Chapter 9 - True learning: the fun-fast way

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True learning: the fun-fast way

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UNLIMITED Learning - the new learning revolution and the seven keys to unlock it.

of the day. Self-evaluation is a tool for higher thinking: reflecting, analyzing, synthesizing, then judging.
  Peer-evaluation and instructor-evaluation are also important parts in culminating a lesson, but the most important is self-evaluation.
  Another way to review is to skim over your Mind Maps or "highlighted" notes, or both:
  * Before you go to sleep on the day you've been studying;    * The next morning;
  * A week later;
  * A month later;
  * And just before you need to use it - or before an exam.
  If you're on a one-week course with an examination at the end, spend at least 15 minutes a night on that day's Mind Map and highlights, and at least five minutes on each of the previous days.
  Or if you're writing an article or even a book, it's amazing how much you can recall by skimming your Mind Maps and underlined books.
  And always remember to celebrate every victory - just as any sporting achiever would celebrate. Praise the entire class effort, and whenever possible turn that praise into a recap of the main points learned.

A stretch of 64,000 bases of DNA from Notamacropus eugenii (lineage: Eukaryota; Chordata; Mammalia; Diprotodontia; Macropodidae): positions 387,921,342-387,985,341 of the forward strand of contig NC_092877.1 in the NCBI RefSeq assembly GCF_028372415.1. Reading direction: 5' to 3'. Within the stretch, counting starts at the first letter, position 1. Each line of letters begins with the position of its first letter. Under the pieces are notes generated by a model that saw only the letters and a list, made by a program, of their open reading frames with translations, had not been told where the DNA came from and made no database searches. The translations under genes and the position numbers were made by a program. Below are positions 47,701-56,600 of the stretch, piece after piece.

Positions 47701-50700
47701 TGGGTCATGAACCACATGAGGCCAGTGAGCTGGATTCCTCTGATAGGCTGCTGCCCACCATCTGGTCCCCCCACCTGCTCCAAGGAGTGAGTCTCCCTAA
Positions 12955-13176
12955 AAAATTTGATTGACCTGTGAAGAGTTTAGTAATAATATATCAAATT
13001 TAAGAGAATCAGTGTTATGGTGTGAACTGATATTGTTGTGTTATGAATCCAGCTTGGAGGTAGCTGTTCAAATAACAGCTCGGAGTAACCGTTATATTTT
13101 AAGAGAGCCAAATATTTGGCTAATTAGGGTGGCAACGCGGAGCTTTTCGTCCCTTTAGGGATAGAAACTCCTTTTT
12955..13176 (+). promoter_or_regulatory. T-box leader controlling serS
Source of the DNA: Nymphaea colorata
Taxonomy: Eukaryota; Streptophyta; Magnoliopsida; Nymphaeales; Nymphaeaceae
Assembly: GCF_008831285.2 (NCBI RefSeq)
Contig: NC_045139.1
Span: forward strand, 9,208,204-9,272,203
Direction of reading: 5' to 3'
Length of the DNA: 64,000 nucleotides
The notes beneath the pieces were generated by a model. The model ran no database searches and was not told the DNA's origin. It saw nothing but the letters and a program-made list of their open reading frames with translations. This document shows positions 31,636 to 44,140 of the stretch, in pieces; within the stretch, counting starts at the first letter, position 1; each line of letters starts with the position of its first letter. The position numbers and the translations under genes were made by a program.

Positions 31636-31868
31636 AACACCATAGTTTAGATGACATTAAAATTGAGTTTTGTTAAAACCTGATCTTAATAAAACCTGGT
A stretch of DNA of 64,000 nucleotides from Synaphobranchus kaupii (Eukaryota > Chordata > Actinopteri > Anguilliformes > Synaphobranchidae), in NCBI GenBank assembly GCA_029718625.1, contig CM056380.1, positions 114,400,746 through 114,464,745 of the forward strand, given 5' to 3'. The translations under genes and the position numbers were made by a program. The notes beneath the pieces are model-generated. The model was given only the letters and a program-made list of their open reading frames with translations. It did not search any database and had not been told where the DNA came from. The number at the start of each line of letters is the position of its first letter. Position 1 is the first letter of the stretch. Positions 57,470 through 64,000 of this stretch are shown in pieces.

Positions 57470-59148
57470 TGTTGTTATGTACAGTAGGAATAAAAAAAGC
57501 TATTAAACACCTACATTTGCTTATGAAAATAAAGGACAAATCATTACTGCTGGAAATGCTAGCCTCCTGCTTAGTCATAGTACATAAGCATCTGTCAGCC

Putting it all together
 
  And how does all this theory work in practice? Let's look at four examples: an entire school that has switched to integrative accelerated learning techniques; a high school class that has done the same for one subject; a special foreign language project in the army; and a teacher who's made the change, with outstanding results.

The Simon Guggenheim School experiment
 
  The first is an example of the great potential changes that can come from innovative schooling. It is also a sobering example of how that potential cannot be fully realized unless the entire social climate of a community changes, too.
  Simon Guggenheim K-8 School is in one of the poorest districts of Chicago, Illinois. Nearly all families are African-American, 85 percent are officially below the poverty line, with annual incomes between $9,000 and $11,000 and a large proportion live on social welfare.

 

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